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Hammond, 1872. C.E. Hammond, Outlines of Textual Criticism Applied to the New Testament. Oxford: Clarendon Press, 1872; 2nd ed. 1876; 3rd ed. 1880; 5th ed. 1890; 6th ed. 1902.
Hansell, 1864. Edward H. Hansell, ed., Novum Testamentum Graece: antiquissimorum codicum textus in ordine parallelo dispositi, accedit collatio codicis sinaitici. Oxford: Oxford University Press, 1864. 3 vols.
Hansell presents the full text of the following manuscripts in parallel columns: Vaticanus, Alexandrinus, Ephraemi Syri Rescriptus, Bezae Cantabrigiensis, Claromontanus, Laudianus, and Dublinensis Rescriptus. A collation of Sinaiticus is appended. The Preface states, "it was determined that the text of the Gospels in this present work should be printed in four parallel columns, from the Codex Alexandrinus (A), the Codex Vaticanus 1209 (B), the Codex Ephraemi Rescriptus (C), and Codex Bezae (D). As the Codex Alexandrinus is deficient up to Mt. 25.6. it was determined that the lacuna should be supplied from the Codex Dubliniensis Rescriptus (Z), the remaining portions of this MS. (which is but fragmentary) being arranged in a fifth division running under the other four, where A begins; and that a similar arrangement should be made in the text of the Acts, where besides the texts of A, B, C, D, this edition gives also the text of the Codex Laudianus (E). It was also determined that the text of the Catholic Epistles should be given in three columns from A, B, C ... that the text of the Pauline Epistles should be given in four parallel columns from A, B, C, and the Codex Claromontanus ... that the text of the Apocalypse should be given in three columns from A, C, and the Codex Vaticanus 2066." (vol. 3, p. ii). This edition is designed for students who wish to read and compare the continuous texts of the most important manuscripts, rather than pick their various readings from collations and critical notes. Unlike the actual manuscripts, the text is printed in accented cursive characters, with the words divided. Obvious scribal errors are also corrected, and must be looked for in the annotations. Variations from Estienne 1550 are indicated by means of marks inserted in the texts, similar to those employed in Nestle 1927. Because Hansell's work preceded Tischendorf's edition of Codex Vaticanus (see Tischendorf 1867), his text for this manuscript is derived mainly from the faulty edition of Cardinal Mai (see Mai 1857). Consequently, Hansell's text of Vaticanus should not be relied upon as an accurate source of information. For the other manuscripts he follows the texts of good critical and facsimile editions.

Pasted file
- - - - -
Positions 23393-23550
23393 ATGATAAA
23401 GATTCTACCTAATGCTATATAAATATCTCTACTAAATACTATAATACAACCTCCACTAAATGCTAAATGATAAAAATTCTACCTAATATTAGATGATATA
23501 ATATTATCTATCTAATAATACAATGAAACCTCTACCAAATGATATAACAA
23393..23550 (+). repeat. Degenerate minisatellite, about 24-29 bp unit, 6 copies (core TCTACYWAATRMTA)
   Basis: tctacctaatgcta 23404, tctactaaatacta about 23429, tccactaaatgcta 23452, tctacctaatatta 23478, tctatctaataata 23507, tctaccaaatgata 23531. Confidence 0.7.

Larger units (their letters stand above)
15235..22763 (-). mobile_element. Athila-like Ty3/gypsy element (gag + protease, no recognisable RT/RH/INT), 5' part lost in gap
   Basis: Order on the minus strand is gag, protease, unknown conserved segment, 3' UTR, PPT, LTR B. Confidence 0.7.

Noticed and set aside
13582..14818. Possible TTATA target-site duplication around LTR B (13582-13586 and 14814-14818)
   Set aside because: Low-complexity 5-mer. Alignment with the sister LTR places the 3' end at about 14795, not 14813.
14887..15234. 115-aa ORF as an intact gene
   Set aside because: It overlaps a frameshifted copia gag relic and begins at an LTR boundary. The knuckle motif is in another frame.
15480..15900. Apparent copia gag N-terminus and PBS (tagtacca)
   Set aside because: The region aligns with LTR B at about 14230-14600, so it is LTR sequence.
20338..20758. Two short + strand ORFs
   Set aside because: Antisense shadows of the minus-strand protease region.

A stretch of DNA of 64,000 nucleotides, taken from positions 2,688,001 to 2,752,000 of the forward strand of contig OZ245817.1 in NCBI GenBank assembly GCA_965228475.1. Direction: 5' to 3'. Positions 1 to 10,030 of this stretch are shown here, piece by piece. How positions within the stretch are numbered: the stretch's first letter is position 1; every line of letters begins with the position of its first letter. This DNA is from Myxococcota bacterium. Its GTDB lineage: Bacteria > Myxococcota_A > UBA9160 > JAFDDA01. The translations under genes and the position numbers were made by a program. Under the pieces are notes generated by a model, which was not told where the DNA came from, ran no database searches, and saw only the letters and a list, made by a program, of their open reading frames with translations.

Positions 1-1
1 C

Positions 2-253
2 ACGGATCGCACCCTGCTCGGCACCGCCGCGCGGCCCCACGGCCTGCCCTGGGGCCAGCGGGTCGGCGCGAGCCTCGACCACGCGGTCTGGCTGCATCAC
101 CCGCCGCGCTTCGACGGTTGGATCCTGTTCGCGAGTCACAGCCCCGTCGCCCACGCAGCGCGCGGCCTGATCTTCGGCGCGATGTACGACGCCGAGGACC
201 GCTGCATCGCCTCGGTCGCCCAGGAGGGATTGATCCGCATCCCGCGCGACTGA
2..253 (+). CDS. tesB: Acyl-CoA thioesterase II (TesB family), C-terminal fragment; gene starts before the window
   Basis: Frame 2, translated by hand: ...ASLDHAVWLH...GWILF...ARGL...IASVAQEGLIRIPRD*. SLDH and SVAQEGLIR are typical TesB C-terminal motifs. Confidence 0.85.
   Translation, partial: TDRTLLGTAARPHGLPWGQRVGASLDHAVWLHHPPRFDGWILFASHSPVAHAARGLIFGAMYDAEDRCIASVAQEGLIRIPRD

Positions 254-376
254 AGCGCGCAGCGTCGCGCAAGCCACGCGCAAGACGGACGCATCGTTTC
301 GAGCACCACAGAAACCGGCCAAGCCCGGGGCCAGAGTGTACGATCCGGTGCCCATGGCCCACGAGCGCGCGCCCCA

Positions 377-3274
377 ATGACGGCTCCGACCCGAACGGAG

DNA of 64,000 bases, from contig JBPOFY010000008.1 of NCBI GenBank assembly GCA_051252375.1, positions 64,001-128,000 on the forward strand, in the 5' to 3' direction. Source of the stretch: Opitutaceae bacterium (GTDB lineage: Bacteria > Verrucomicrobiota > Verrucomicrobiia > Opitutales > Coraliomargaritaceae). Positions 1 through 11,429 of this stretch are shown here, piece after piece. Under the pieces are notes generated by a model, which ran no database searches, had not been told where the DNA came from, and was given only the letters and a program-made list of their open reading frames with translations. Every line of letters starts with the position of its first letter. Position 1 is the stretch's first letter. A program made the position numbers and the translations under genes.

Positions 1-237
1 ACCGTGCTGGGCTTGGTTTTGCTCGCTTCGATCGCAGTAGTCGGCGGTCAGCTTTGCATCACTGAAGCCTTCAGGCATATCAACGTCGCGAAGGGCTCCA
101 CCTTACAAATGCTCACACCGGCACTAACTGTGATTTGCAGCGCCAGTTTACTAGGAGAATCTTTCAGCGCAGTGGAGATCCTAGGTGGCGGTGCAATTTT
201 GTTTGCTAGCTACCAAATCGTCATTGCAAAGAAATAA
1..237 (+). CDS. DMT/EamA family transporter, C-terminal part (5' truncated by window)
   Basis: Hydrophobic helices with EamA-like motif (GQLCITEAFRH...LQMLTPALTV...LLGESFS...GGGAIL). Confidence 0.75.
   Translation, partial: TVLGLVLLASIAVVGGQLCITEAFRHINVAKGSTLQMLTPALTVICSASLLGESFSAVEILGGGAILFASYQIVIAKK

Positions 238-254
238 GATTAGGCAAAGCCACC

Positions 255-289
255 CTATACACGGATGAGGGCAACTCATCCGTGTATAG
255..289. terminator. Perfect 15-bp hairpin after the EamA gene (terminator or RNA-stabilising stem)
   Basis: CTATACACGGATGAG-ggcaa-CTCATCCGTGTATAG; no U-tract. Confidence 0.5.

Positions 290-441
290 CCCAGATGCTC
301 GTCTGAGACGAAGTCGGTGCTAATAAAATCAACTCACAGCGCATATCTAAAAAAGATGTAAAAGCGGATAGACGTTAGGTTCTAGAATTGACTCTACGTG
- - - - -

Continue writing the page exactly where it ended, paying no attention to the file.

Harwood, 1767. Edward Harwood, An Introduction to the Study and Knowledge of the New Testament. London, 1767-71. 2 vols. 2nd ed. 1773.
Harwood, 1776. Edward Harwood, Η ΚΑΙΝΗ ΔΙΑΘΚΗ. The New Testament, collated with the most approved manuscripts; with select notes in English, critical and explanatory, and references to those authors who have best illustrated the sacred writings. To which are added, a Catalogue of the principal Editions of the Greek Testament; and a List of the most esteemed Commentators and critics. London, 1776, 2 vols; 2nd ed. 1784, 2 vols.
Edward Harwood (1729-1794) was an English classical scholar and biblical critic. His edition of the text is largely the Greek counterpart of Whiston's English text in The Primitive New Testament (see Whiston 1745): The Codex Bezae Cantabrigiensis is the principal authority for the Gospels and Acts, Codex Claromontanus for Paul, and Codex Alexandrinus for the rest. The readings are taken from the apparatus of Wettstein 1751.